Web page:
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Although severe hypovolemia can lead to hypotension and neurological decline, many patients with neurosurgical disorders experience a significant hypovolemia while autonomic compensatory mechanisms maintain a normal blood pressure. To assess the effects of normotensive hypovolemia upon cerebral hemodynamics, transcranial Doppler ultrasound monitoring of 13 healthy volunteers was performed during graded lower-body negative pressure of up to -50 mm Hg, an accepted laboratory model for reproducing the physiological effects of hypovolemia. Middle cerebral artery flow velocity declined by 16% +/- 4% (mean +/- standard error of the mean) and the ratio between transcranial Doppler ultrasound pulsatility and systemic pulsatility rose 22% +/- 8%, suggesting cerebral small-vessel vasoconstriction in response to the sympathetic activation unmasked by lower-body negative pressure. This vasoconstriction may interfere with the autoregulatory response to a sudden fall in blood pressure, and may explain the common observation of neurological deficit during hypovolemia even with a normal blood pressure.
Tumor necrosis factor-alpha (TNF alpha) has been proposed as a mediator of endotoxin-induced lung injury. When given to sheep, TNF alpha mimics endotoxin (LPS) causing hypoxemia, pulmonary hypertension, leukopenia, reduced dynamic compliance (Cdyn), increased resistance to airflow (RL), exudation of lung lymph, and enhanced airway reactivity. TNF alpha also induces rapid release of thromboxane A2 (TxA2), prostaglandin E2 (PGE2), and prostacyclin (PGI2). We hypothesized that the inflammatory effects of TNF alpha are due at least in part to cyclooxygenase products, and therefore cyclooxygenase inhibition would have similar effects on TNF alpha-induced lung injury as has previously been demonstrated for LPS-induced lung damage. Using awake sheep with chronic lung lymph fistulas, we measured Cdyn, RL, and FRC using a whole-body plethysmograph. Pulmonary artery (Ppa), left atrial (PLA), and systemic arterial (Psa) pressures were recorded continuously. Arterial blood gases (for calculating AaPO2), leukocyte counts, and lymph samples (for prostanoid levels) were collected every 30 min. Eleven animals underwent paired random-order experiments receiving ibuprofen (14 mg/kg) 1 h before human recombinant TNF alpha (10 micrograms/kg), or an identical dose of TNF alpha alone. Within 15 min of initiating TNF alpha, Ppa doubled and remained elevated for 4 h. Ibuprofen prevented the early rise in Ppa after TNF alpha. In the group receiving TNF alpha alone, increases in Ppa were accompanied by a 60% decline in leukocyte count and a 50% increase in AaPo2 within 30 min. Ibuprofen prevented increases in AaPo2, but it had no effect on leukopenia or late increases in lymph flow.(ABSTRACT TRUNCATED AT 250 WORDS)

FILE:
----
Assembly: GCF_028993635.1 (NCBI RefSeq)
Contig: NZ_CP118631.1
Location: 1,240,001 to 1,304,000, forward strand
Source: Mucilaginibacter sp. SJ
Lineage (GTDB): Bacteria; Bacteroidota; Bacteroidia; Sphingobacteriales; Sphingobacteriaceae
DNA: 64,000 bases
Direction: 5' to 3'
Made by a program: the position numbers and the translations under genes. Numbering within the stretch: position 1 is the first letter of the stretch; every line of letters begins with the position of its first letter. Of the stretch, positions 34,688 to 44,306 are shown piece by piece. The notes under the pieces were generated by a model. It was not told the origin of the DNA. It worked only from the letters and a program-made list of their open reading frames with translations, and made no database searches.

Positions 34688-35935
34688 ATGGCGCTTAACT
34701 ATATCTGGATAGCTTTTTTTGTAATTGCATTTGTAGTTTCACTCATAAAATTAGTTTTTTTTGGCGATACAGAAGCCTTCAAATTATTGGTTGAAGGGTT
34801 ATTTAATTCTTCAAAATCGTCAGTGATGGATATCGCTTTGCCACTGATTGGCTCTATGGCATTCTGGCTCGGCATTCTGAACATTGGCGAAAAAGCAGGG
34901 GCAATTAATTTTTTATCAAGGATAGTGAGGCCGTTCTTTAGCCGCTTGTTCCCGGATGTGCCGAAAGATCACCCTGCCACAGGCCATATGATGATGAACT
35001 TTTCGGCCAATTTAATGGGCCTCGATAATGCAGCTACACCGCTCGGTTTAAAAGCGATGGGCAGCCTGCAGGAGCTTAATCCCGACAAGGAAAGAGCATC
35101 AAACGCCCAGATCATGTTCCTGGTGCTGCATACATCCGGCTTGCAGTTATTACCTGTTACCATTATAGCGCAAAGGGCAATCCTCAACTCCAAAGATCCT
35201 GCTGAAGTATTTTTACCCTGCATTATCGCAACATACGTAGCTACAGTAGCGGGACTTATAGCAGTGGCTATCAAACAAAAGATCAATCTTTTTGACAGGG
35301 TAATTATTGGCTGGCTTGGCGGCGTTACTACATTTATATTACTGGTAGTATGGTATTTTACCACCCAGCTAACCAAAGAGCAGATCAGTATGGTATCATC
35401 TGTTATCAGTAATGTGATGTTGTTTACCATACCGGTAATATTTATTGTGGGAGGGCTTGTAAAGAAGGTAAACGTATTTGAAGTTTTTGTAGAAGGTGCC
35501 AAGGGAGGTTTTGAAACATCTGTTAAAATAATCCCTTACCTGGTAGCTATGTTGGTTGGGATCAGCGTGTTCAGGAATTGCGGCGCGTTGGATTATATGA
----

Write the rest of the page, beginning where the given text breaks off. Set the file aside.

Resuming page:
We tested the hypothesis that adaptation to microgravity, simulated by a 10-day period of head-down tilt (HDT), alters the responses to an intravenous fluid load by causing a larger fraction of the infused volume to be retained and magnifying the acute hemodynamic effects. HDT caused a significant (p less than 0.01) decrease in blood volume (-0.72 liters) and weight (-1.6 kg). Rapid infusion (22 ml/kg over 20 min.) of isotonic saline before, during, and after HDT produced a transient blood volume expansion with 18% of the infusate retained intravascularly after 2 hours. HDT had no effect on this response. Control hemodynamics were significantly different with lower cardiac output and higher total peripheral resistance (TPR) during and after HDT. Saline caused significant increases in cardiac output, heart rate, and stroke volume and a decrease in TPR. The magnitude and time course of these changes were not altered by HDT. The results refute the hypothesis and suggest that during HDT new set points or operating points were established for the control of intravascular volume and hemodynamic state.